I don’t know that I seriously considered that one, honestly, but it’s here in my epigraphs file. The next one got rejected because I’d already used it in the Fall 97 book:

A first definition of this complex phenomenon, and perhaps the least hazardous, will be: shamanism = technique of ecstasy. (Mircea Eliade)

The idea of ‘techniques of ecstasy’ — replicable, fine-tuned approaches to ecstasy as a problem space rather than a vague poetic/mystical aspiration — has been a powerful one for me these last few years. I’m no engineer, but I went to engineering school, and have always felt an intuitive affinity for an idea of beauty that I learned at MIT: elegant solutions as expressions of high creativity, of truth (i.e. beauty). When I need to explain something about writing and creativity, I often reach for ‘technical’ metaphors (classes on algorithm design/analysis and differential equations were particularly rich with metaphoric resources); I think of psychology as topology and understand magic in terms of attractors in a field. I utter the phrase ‘premature optimization’ at least three times a week.

And so Eliade’s gorgeous formulation makes perfect sense to me — and made sense for the book, since Phish’s ‘resort to a dialectical algebra’ (Kierkegaard via Milch, meaning basically ‘turning to logic when pure emotional expression seems daunting’; i.e. ‘playing complicated music in order to scaffold a freefloating improvisation of such simple beauty…) has always been a technique for approaching (creating) something ineffable together. But the Milch quote captured the idea nearly as well, I thought, and the quote from Phil Hine was needed to drive home the point that the topic of the book is, at least to me, funny stuff.

So Eliade ended up on the cutting room floor.

33-1/3 outtakes: Average White Band.

(I wrote this back in September 2014 — in the middle of the first draft — to help me find my way in to the chapter on ‘whiteness,’ which @mikehamad told me might be something of a third rail for the book but which I’d committed to early enough in my mind that I couldn’t imagine the book without it. –wgh.)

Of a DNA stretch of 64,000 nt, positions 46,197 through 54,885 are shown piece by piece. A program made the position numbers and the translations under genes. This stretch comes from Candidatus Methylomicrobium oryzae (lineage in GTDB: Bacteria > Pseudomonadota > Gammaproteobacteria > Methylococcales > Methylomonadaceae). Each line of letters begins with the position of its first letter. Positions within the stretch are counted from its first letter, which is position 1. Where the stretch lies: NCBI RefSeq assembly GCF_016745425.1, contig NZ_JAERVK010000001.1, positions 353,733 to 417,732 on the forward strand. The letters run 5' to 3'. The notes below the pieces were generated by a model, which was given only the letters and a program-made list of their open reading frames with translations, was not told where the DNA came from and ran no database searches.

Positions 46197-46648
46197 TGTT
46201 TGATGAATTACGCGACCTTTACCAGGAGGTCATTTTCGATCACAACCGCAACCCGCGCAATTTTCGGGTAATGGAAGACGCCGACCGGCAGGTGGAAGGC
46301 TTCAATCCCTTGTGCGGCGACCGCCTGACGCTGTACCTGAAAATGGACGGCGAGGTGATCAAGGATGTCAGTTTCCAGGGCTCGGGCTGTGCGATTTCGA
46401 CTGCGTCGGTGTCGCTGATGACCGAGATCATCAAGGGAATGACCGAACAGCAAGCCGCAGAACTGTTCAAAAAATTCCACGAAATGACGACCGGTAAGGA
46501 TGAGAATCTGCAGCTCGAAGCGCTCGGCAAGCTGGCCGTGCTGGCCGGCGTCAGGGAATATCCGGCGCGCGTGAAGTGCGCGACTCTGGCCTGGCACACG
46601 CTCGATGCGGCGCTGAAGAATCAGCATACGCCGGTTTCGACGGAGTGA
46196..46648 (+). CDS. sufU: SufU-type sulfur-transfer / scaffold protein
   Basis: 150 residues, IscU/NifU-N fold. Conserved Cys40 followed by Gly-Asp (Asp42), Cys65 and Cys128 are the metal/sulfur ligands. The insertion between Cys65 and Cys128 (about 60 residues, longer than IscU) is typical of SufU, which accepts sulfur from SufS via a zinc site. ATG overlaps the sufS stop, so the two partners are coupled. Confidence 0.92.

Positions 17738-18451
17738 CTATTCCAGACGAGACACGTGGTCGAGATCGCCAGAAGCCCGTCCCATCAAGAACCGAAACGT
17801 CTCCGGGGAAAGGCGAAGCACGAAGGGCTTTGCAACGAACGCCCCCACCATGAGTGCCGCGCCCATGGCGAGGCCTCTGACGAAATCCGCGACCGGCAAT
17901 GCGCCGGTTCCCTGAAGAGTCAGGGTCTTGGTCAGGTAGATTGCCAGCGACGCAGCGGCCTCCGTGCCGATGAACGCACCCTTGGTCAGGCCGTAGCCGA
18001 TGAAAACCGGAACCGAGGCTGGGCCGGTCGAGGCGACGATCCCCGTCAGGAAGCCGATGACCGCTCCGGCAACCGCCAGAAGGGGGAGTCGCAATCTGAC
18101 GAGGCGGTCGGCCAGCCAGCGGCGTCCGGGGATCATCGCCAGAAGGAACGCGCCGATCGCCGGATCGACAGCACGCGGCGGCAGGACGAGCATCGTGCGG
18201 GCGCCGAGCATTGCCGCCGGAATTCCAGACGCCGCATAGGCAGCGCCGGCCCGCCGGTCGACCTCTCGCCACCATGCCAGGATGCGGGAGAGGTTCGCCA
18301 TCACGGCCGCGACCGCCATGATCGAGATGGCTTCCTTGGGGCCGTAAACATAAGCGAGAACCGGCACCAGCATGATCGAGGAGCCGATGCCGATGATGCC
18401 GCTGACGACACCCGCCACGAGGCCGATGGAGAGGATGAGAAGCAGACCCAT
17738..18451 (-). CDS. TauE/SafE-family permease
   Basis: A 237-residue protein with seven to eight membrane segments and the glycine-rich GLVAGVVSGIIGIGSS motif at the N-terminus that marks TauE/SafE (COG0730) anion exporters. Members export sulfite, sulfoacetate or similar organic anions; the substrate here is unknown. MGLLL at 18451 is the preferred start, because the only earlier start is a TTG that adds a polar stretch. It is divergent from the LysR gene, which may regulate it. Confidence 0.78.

Ch4: Average White Band: freewrite

phish come up in the megachurch era, pre-internet renaissance of regional culture when tech of media reproduction enabled any local weirdo to put out hundreds of copies of his rant/mixtape/sermon — High Weirdness, of course.

High Weirdness by Mail comes out in 1988. another country inside this one, and its communications capability is increasing along with everyone else’s, so the kooks can talk to one another — and to the norms — with utter ease. it was before the rise of full-time online life, ubiquitous connectivity, but after email and usenet and easy access to xerox machines made zine culture and peer-to-peer mechanical reproduction accessible to the mainstream. rise of an interesting disaffected strain in the culture.

stang was very much chronicling the world phish came from — that oddball realm where Nancy could be making avant tape collages and trey could be writing rock operas about multibeasts and though there’s no context for it now, there was one at the time — weirdos who found one another in a weird place. goddard college doesn’t really exist anymore, does it?

Remain in Light comes out in late 1980, My Life in the Bush of Ghosts in 1981. part of a moment. tribal/machinic. proto-cyberpunk. Blade Runner in 1982. Neuromancer and Ghostbusters in 1984. The cassette Walkman hit the US in 1980. MTV debuts in 1981 with ‘video killed the radio star.’

virtuosic (‘progressive’) music of the 70s + SF/weirdo culture of the 70s/80s + collagist fragmentation of early 80s (early MTV era, proto-cyberpunk) + strange east-coast take on bay area psychedelia, tinged w/british ironic experimentation — crimson/soft machine/genesis are more forerunners for phish’s overall vibe than the dead, in some way, though phish’s musical language draws a lot on various ‘americanas’

but look, this is very much a white subcultural mix. the black folks who pop up in phish’s history are exceptions — michael ray, p-funk(!), jah roy (late-80s), marshall allen (on SttA)…and of course secondhand influences like the Meters, James Brown, Sly Stone, Funkadelic again, Sun Ra (improv/composition mix w/a Weird vibe)…

initiatory rites — there’s deep suspicion on each side of the black/white cultural divide about the two (broadly, ill-defined) groups’ esoteric codes. ‘black codes from the underground’ and all that. exoteric mixing and sharing is fine, it’s expected, but wanting to preserve esoteric cultural strains is understandable and a little dangerous/complicated…